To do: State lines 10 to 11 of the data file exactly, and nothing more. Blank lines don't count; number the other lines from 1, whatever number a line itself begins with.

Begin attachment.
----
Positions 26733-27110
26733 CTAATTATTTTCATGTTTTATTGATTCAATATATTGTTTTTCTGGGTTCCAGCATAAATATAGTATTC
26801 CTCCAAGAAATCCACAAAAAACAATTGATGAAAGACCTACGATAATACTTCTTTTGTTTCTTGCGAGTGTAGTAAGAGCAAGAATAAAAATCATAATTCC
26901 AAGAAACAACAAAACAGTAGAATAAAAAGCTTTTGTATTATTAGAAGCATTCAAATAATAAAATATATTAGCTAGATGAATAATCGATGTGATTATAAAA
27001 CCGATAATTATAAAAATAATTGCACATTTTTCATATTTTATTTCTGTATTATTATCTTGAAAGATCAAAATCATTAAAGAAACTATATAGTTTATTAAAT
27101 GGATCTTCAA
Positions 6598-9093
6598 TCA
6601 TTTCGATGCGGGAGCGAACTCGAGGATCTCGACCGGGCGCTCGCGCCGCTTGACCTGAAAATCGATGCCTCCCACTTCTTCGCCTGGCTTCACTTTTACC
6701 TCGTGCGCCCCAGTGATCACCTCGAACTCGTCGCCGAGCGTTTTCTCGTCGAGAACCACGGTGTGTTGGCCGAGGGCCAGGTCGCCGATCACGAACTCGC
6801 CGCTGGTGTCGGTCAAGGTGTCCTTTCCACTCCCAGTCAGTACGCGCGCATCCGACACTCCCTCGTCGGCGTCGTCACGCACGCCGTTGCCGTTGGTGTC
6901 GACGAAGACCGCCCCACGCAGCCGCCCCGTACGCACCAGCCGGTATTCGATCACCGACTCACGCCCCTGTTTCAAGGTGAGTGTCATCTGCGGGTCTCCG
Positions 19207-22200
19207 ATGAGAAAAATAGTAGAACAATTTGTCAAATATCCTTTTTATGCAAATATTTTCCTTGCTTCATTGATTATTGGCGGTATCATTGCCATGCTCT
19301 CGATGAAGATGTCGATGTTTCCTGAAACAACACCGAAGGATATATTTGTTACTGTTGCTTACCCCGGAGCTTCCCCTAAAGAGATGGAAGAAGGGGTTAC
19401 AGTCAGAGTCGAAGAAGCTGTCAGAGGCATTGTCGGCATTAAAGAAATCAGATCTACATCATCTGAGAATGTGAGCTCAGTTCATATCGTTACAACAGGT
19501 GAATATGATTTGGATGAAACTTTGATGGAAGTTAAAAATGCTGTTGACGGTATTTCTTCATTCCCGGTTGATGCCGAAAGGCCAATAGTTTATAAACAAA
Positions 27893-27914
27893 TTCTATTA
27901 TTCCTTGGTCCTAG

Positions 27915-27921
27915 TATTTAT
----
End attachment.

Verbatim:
6701 TCGTGCGCCCCAGTGATCACCTCGAACTCGTCGCCGAGCGTTTTCTCGTCGAGAACCACGGTGTGTTGGCCGAGGGCCAGGTCGCCGATCACGAACTCGC
6801 CGCTGGTGTCGGTCAAGGTGTCCTTTCCACTCCCAGTCAGTACGCGCGCATCCGACACTCCCTCGTCGGCGTCGTCACGCACGCCGTTGCCGTTGGTGTC